Sea Turtle Virus Question

Adrian.Philbey at SMTPGWY.AGRIC.NSW.GOV.AU Adrian.Philbey at SMTPGWY.AGRIC.NSW.GOV.AU
Tue Feb 20 01:36:05 EST 1996


          Ursula Keuper-Bennett (howzit at io.org), in a posting to the
          virology newsgroup about sea turtles, wrote:

          >I would just like to know if anyone is aware of another
          >viral disease that has such a strong association with
          >the eyes .... but then cause the entire body to break out
          >in tumours.

          There a several viruses of fish that cause
          fibroproliferative tumours of the skin and other tissues.
          These tumours can occasionally affect the eyes, although
          they would rarely originate in the eyes. At this stage I do
          not have specific case reports regarding which of the
          following virus-induced tumours have been associated with
          eye lesions in fish, but they should be considered as
          potential models for the condition you are observing:

               Lymphocystis virus, an iridovirus

               Walleye dermal fibrosarcoma virus, a retrovirus

          As well as causing multiple tumours in specific
          sites or disseminated throughout the body, lymphosarcomas
          may also lodge in the eyes. Some lymphosarcomas have been
          associated with viruses:

               Lymphosarcoma of pike and muskellunge, retrovirus-like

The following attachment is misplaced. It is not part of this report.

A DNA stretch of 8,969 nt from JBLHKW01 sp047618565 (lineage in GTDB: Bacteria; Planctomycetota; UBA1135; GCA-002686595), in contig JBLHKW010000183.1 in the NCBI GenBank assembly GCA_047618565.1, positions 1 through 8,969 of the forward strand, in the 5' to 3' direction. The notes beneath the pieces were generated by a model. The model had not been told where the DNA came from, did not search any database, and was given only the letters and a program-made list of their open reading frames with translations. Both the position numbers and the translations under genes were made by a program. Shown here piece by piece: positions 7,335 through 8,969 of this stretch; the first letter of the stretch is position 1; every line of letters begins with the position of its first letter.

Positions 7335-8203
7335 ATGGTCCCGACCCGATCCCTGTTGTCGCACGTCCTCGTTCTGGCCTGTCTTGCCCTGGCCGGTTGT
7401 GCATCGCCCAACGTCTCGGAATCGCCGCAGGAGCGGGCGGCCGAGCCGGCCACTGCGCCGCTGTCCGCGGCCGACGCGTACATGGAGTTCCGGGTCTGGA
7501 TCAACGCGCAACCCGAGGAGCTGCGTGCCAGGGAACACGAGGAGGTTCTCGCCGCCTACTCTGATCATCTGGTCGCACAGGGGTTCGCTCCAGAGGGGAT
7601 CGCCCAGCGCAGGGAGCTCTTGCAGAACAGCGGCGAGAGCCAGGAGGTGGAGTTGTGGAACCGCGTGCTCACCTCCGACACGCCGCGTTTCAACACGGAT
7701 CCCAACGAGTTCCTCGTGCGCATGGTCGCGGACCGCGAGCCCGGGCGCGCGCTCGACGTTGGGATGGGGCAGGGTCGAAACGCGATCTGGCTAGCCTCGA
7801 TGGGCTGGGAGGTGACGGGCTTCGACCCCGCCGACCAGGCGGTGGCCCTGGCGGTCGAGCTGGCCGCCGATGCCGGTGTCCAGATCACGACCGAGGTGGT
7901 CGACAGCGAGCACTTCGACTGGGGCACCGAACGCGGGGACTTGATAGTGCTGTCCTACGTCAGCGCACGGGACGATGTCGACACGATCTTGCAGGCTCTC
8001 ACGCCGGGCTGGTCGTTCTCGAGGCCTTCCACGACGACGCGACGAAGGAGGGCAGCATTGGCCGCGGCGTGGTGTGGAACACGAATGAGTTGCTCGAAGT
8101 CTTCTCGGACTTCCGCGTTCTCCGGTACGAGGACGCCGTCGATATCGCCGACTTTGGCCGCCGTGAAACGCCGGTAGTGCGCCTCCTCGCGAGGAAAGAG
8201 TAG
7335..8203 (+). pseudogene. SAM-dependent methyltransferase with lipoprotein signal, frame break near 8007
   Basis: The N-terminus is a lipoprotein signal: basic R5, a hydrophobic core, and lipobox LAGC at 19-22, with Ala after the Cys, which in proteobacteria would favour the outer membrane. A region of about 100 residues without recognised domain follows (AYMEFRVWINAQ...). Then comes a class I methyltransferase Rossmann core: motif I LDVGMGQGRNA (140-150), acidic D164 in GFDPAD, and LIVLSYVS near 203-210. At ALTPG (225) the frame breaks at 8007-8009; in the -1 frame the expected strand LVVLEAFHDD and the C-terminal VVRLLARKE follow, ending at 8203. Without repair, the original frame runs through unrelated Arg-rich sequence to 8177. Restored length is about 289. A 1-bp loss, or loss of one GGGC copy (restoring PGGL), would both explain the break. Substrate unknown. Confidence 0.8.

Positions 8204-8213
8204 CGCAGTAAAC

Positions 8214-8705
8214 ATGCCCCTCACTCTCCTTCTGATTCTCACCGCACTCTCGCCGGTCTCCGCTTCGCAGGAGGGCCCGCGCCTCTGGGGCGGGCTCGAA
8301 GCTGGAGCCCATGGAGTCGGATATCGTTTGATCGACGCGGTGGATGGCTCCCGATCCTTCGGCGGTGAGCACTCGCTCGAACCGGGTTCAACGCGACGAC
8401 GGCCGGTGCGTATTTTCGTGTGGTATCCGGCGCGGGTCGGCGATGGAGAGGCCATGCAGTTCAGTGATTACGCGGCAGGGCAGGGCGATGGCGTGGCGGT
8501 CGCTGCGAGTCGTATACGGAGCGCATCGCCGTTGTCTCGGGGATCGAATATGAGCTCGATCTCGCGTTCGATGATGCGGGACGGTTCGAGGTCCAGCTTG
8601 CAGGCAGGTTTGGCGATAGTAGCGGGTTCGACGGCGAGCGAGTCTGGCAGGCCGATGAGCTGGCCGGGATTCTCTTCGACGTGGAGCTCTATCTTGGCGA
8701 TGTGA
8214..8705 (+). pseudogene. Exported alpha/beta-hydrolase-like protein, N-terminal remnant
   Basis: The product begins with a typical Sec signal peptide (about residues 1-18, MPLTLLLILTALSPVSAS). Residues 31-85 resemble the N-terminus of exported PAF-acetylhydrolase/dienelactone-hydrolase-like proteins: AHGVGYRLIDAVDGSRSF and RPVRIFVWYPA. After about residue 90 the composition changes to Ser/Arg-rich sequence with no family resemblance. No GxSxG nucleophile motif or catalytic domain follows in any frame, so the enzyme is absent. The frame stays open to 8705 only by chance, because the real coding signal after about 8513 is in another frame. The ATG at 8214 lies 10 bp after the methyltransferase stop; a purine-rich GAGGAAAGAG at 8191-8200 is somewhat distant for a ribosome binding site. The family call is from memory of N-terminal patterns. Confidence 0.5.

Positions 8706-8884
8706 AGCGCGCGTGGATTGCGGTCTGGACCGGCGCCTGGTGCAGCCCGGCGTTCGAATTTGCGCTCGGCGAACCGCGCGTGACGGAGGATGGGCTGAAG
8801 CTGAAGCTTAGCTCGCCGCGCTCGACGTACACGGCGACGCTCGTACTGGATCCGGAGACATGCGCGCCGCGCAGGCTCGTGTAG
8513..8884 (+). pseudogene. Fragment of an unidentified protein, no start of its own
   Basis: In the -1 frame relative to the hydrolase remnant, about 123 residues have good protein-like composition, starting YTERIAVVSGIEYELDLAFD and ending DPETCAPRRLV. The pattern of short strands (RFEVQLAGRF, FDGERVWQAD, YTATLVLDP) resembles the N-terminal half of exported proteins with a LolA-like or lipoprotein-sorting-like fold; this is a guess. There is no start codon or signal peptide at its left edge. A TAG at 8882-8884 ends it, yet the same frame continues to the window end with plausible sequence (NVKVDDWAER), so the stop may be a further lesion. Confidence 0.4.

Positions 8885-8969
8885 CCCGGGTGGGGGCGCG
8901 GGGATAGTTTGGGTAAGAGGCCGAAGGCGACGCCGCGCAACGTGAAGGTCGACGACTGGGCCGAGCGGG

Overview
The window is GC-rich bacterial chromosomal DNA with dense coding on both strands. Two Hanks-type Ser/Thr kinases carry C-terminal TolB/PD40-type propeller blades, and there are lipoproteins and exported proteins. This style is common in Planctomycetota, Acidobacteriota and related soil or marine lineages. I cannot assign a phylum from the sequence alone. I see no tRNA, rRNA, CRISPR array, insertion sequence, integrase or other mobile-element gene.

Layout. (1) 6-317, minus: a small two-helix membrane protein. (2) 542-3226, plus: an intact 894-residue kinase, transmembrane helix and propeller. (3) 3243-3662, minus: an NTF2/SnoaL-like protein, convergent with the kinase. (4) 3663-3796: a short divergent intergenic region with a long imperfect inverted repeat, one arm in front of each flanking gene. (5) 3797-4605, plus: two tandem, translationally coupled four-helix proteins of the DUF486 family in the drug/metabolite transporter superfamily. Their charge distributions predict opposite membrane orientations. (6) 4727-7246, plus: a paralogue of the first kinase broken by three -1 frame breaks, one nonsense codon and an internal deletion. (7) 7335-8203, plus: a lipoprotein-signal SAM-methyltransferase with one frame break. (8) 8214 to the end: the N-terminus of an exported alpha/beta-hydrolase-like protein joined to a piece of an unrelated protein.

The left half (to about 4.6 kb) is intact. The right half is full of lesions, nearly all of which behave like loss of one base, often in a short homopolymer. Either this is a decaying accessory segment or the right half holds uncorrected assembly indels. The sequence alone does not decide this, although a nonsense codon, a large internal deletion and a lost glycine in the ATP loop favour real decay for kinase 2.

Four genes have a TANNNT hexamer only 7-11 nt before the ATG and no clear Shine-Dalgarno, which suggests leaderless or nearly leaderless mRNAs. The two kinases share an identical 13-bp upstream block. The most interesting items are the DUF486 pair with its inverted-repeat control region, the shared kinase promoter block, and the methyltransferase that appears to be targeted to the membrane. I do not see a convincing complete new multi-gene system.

particles have been observed by electron microscopy in
               affected tissue

               Adult T cell leukaemia/lymphoma of humans caused
               by human T lymphotrophic virus type I

               Feline lymphosarcoma caused by feline leukaemia virus

               Enzootic bovine leucosis caused by bovine leukaemia
               virus

          Two orbiviruses, Wallal and Warrego viruses, have recently
          been isolated from the eyes of kangaroos with choroid
          blindness in Australia. Inoculation of these viruses into
          kangaroos has reproduced the eye pathology. However, there
          is no evidence of an association with tumours.

          It may also be worth considering bacterial diseases such as
          mycobacteriosis as causes of multiple proliferative lesions
          including lesions in the eyes.

          Some of the above comments of mine would have to be
          dismissed according to the results of histopathological
          examinations on the lesions.

          Adrian W Philbey
          Elizabeth Macarthur Agricultural Institute
          Private Mail Bag 8
          Camden  NSW  2570
          Australia

          philbea at agric.nsw.gov.au
          nswema05 at angis.su.oz.au




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